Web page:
The Fifth Element of The Femme Fatale Crew Speaks… (interview)
Interview by: Mamba
Header photo by: Kwestro
Misa “B-Girl Militia” Soliz. This woman is something else, haaa. Misa is a B-Girl, part time comedian, a hip-hop head and a very conscious individual. When Misa is not sharing her outlandish rhetoric amongst friends and facebook familia, she’s in school, riding her bike, dancing at the South Austin Recreation center or kickin’ it with her man. In my book Misa is a full-time bad-ass. She has a heart of gold and limbs of steel. So if you ever get a chance to meet this “fly b-girl”, buy her a drink or show her some love.
Boy-Cott: How’s life been treating you these days Misa?
B-Girl Militia: Can’t complain. I got all my limbs and everything smells the way it should.
Boy-Cott: You recently went on a trip to New Mexico. What specific things about your trip stuck out to you as amazing or inspirational?
B-Girl Militia: So many faces like mine. I spent my adolescent years believing that I wasn’t beautiful because I didn’t have blond hair, or a heart shaped face. I was taught in school that the indigenous people are ” blood thirsty savages”, an actual quote from my 6th grade social studies book.
The people I met in New Mexico had a different mentality and because they were aware of their culture, their tribes, their heritage, they had a deeper connection to their identities. I felt that this awareness is an integral part to their creativity and ambition. The people within the Apache Skateboards art collective are a prime example. They are bringing the people into their world while protecting it from the real savages.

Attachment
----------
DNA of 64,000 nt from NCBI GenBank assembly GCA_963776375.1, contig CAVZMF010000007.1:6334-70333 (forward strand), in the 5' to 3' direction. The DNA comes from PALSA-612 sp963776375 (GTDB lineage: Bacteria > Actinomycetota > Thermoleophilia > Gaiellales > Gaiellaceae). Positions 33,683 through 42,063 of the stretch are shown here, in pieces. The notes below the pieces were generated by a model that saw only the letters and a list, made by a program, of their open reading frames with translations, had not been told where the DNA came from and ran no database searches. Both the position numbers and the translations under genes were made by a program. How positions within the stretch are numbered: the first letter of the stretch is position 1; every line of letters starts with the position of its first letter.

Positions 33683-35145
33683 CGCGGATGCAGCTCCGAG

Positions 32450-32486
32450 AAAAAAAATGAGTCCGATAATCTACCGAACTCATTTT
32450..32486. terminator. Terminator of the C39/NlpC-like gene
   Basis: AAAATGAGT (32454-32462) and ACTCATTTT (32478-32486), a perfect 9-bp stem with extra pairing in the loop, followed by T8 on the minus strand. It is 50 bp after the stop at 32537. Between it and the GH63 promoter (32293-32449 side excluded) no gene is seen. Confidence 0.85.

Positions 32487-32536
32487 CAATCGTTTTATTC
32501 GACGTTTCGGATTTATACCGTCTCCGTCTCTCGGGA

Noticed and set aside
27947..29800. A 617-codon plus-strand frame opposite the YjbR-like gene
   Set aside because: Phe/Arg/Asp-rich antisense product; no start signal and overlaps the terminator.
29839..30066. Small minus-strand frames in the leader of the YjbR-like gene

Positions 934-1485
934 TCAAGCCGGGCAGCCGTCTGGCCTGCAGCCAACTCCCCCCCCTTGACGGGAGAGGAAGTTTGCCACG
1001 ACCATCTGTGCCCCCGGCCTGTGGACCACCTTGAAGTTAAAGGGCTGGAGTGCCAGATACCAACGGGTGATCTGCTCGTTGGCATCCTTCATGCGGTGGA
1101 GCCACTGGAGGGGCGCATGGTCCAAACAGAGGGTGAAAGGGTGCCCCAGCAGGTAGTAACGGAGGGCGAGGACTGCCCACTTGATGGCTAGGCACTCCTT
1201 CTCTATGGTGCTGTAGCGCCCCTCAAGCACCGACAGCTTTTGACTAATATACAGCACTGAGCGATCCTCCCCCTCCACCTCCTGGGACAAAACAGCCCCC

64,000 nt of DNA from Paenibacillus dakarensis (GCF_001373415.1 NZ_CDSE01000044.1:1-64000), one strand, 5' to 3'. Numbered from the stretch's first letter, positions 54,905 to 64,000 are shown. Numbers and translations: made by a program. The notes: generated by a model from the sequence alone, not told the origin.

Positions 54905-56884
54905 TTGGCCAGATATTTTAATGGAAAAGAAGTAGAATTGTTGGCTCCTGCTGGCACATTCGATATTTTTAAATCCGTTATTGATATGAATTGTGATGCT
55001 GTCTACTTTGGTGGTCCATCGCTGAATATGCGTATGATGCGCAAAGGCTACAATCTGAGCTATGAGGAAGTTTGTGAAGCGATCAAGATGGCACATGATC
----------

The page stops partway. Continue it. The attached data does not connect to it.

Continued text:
I spent my adolescent years believing that I wasn’t beautiful because I didn’t have blonde hair, or a heart shaped face. I was taught in school that the indigenous people are ” blood thirsty savages”.
Boy-Cott: Before you moved to Austin years ago, you were a San Antonio resident. What made you want to make the move to the ATX?
B-Girl Militia: San Antonio is one of my homes ( I feel that I have scattered denizens around the country). I moved to Austin because I needed a change but still wanted to be in the same state as my family and it was my perception that Hip Hop was booming in Austin. I moved here during a sea of change. The hipster culture was burgeoning while conscience hip hop was taking a back seat.
Boy-Cott: As an active B-Girl you’ve been faced with some conflict as far as you throwing jams. Do you think some of these promoters are jealous of your success?